In terms of your question on capital allocation, the way we see it is we try to have a balanced approach to our capital allocation. So, it does include these expansions. It does include M&A. It does also include buybacks and dividends. So, we are fortunate enough that we have strong free cash flows, and we’re able to do all these things. So, there’s an opportunity right now to build, especially in Canada, where we’re building as part of programs with governments and we want to be there at the right time. These things don’t necessarily appear every year. And in the U.S., we see an opportunity to do these jobs as well, which might not be the case a few years from now. As for M&A, we always look at it. We do have capacity on our balance sheet. We’re getting close to the target. So, we’re in the low 3 times EBITDA right now. So, we have financial capacity. At the same time, we’re still finalizing the integration of the Ohio acquisition.

Maher Yaghi — Scotia Capital Markets — Analyst

Thank you, Philippe and Patrice.

Operator

Your next question comes from Jerome Dubreuil of Desjardins. Please go ahead.

Jerome Dubreuil — Desjardins Securities — Analyst

Thanks for taking my questions. Two from me. First one, still on the U.S. subscribers there. Is the impact from the system update mostly done? How is the cleanup done for the quarter? Or should we expect in the next few quarters? And could that mean a bit maybe lower ARPU growth in Internet in the next quarter? And then second question, in terms of next year guidance, maybe a bit lower capex than we had anticipated, but free cash flow, not necessarily higher, is there a change expected in terms of the cash tax maybe for next year? Thank you.

Philippe Jette — President and Chief Executive Officer

To your first question, I suppose you specifically refer to the Ohio integration. So, in Ohio, we are, as I said, on track to integrate actually faster than originally planned. Remember we had a plan for up to 18 months. So, the first portion, the customer relationship management system has been completely integrated to our Breezeline platform as well as our billing. So, that was important to realize we’ve done it. There’s always a percentage of churn in such an operation. Some customers actually are taking this opportunity to revisit their need as well as when you change an e-mail address, it triggers some questions. So, there’s a natural amount of churn. I would say we are maintaining our number lower than what is usually encountered in this transition. So, we’re very happy about that. Now, there are other steps and other things to do to complete the integration. As I said, there’s a lot of network work, so that should not impact customers. It should be done at night for the most part. There will be transitioned completely transparently. So, even if we have a lot of work, it will be more and more transparent. The other thing that is highly visible for customers is the rebrand. So, now WOW! to Breezeline, that started, that’s part of the percentage of churn usually. We could expect maybe some customer movements because of rebranding and customer management and billing, as I said, but they’re on the decline going forward.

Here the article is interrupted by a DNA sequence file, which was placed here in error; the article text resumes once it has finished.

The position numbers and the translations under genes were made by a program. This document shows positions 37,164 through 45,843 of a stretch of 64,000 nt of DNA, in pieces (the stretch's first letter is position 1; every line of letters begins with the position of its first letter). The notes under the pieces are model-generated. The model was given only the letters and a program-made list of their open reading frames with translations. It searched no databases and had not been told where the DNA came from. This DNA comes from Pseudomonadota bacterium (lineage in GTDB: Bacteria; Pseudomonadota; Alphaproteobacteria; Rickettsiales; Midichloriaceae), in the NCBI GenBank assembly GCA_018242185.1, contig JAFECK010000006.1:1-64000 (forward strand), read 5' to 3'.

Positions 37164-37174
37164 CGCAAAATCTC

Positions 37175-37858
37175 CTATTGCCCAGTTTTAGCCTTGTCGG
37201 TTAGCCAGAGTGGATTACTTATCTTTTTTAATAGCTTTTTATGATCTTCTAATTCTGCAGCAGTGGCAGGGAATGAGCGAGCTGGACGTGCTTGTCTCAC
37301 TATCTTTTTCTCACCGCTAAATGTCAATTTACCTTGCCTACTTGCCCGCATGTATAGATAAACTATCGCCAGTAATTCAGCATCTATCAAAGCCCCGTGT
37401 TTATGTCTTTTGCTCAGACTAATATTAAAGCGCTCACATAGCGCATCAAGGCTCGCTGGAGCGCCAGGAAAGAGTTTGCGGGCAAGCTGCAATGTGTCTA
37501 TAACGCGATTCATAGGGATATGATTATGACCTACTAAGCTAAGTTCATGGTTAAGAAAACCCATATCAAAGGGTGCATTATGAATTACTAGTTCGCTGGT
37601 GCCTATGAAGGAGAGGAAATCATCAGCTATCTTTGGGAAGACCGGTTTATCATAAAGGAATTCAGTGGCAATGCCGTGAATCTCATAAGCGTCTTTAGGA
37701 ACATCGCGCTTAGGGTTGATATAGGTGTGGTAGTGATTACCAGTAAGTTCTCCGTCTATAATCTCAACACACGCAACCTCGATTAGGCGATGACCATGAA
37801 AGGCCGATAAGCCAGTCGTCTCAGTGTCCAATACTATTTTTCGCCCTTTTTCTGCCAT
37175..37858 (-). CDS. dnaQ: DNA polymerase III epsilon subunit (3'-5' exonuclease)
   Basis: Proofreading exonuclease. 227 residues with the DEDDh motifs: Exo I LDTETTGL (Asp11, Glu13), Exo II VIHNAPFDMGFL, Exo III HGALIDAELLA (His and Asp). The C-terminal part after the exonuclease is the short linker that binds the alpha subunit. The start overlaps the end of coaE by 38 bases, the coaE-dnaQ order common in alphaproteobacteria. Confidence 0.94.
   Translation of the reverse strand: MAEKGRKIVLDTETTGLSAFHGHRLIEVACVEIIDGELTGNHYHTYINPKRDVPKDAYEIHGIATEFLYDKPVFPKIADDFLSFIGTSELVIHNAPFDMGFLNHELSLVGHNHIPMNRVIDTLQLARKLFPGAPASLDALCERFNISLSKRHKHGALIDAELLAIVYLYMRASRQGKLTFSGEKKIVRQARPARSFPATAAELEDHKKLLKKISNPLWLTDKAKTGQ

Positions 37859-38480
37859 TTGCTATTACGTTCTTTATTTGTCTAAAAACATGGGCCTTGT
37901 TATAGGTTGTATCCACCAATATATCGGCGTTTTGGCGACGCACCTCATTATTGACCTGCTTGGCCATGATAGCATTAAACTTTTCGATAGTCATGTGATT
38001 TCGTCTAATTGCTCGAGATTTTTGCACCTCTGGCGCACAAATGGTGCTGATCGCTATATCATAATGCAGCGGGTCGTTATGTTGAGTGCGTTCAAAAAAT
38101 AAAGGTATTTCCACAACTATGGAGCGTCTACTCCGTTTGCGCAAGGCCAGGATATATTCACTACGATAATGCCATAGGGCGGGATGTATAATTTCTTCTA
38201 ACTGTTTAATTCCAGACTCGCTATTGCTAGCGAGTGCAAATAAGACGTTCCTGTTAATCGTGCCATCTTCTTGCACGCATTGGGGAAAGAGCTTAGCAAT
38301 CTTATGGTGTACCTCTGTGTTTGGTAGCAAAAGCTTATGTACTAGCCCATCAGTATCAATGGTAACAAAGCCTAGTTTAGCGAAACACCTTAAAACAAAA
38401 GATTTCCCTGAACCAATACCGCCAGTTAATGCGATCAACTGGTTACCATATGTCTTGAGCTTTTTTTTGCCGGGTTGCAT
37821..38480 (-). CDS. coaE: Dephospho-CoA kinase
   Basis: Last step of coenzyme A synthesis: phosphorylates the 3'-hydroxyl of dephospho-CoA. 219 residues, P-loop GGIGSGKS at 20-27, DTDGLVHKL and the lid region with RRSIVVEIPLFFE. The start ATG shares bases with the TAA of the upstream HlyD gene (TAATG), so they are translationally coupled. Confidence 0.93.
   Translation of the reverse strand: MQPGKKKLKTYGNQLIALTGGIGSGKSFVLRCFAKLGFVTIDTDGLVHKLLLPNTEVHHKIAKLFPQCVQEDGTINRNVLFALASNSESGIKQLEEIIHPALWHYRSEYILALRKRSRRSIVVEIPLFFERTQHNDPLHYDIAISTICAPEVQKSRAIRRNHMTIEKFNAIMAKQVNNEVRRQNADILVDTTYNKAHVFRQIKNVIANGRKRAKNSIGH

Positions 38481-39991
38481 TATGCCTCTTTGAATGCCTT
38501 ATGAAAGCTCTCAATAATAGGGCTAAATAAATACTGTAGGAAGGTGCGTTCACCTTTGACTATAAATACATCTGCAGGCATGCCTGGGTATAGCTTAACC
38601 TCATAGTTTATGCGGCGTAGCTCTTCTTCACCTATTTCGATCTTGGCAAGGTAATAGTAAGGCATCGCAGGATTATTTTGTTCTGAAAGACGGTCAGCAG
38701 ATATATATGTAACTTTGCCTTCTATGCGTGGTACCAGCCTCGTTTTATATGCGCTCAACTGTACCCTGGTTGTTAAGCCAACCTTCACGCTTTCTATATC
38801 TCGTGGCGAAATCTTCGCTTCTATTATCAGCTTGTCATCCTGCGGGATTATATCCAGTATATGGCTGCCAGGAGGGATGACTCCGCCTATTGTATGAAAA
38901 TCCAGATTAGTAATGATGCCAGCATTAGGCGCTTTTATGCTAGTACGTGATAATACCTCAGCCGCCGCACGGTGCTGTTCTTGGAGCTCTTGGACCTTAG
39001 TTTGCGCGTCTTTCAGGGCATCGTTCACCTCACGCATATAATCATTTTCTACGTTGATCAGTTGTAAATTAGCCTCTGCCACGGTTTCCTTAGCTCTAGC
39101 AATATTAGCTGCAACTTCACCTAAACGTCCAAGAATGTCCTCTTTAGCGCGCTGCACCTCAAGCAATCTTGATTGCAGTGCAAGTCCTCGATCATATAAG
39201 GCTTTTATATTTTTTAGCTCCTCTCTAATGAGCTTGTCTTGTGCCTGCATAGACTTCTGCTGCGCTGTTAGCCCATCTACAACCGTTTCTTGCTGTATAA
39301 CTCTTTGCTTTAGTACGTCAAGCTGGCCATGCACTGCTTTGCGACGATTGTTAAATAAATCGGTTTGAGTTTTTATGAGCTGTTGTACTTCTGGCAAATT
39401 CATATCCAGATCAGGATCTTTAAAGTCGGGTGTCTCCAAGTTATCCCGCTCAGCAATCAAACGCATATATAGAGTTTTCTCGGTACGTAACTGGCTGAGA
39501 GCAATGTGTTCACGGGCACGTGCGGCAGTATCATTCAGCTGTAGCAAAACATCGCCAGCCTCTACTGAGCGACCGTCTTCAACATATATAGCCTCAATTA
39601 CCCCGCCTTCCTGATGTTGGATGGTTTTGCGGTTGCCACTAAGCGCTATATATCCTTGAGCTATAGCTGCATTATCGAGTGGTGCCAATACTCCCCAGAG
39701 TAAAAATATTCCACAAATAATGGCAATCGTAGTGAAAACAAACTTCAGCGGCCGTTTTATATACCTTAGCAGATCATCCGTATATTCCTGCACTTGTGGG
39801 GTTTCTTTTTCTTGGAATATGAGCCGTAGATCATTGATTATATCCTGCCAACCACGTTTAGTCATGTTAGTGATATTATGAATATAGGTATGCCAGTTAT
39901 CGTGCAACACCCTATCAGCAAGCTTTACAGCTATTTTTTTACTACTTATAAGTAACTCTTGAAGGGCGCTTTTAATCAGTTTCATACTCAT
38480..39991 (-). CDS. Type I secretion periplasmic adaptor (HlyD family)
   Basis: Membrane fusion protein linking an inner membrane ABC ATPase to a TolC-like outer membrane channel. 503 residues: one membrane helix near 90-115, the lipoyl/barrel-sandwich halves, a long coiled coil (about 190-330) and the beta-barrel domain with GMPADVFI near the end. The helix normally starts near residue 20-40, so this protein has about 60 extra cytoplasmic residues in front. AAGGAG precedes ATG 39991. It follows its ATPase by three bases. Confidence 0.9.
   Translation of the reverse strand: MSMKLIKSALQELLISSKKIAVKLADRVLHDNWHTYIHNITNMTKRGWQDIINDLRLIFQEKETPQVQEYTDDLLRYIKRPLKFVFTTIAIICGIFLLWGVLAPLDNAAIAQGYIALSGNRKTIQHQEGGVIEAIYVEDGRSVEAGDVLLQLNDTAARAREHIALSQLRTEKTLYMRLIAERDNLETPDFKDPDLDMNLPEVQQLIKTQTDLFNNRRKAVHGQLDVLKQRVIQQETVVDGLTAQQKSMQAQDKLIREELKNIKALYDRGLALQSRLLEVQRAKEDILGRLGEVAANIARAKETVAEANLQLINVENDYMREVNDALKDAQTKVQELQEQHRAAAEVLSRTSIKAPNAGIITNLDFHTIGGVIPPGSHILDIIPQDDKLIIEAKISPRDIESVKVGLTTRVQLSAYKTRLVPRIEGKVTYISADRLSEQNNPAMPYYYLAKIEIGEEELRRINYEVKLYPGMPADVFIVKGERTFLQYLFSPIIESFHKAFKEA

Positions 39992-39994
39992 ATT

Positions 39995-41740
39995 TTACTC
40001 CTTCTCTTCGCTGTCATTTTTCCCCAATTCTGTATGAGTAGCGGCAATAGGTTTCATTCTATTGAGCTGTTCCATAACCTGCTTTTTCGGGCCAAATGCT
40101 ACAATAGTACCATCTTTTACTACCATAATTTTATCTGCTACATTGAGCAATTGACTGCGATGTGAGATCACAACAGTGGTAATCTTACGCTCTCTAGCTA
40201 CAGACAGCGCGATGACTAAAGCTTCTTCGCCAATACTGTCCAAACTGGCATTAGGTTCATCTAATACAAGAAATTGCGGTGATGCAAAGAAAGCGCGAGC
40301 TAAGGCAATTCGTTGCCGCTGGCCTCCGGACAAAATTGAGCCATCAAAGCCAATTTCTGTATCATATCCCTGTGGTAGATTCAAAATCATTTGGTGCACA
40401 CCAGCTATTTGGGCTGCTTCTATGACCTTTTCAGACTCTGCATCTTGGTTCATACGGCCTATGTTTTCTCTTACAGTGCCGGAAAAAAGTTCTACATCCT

Patrice Ouimet — Senior Vice President and Chief Financial Officer

On your question on the free cash flow, the current tax should be still at around 11%, so that’s similar to this year on our guidance. The difference probably lies into — in the interest costs. We do have a portion of the debt that is building. So, as interest rates are going up, this one will go up, but the major portion of our debt is fixed.

Jerome Dubreuil — Desjardins Securities — Analyst

Okay. Great. So, no year-on-year change in terms of cash tax between ’22 and ’23, right?

Patrice Ouimet — Senior Vice President and Chief Financial Officer

In percentage, it should be the same at around 11%.

Jerome Dubreuil — Desjardins Securities — Analyst

Great. That’s helpful.

Operator

Your next question comes from Vince Valentini of TD Securities. Please go ahead.

Vince Valentini — TD Securities — Analyst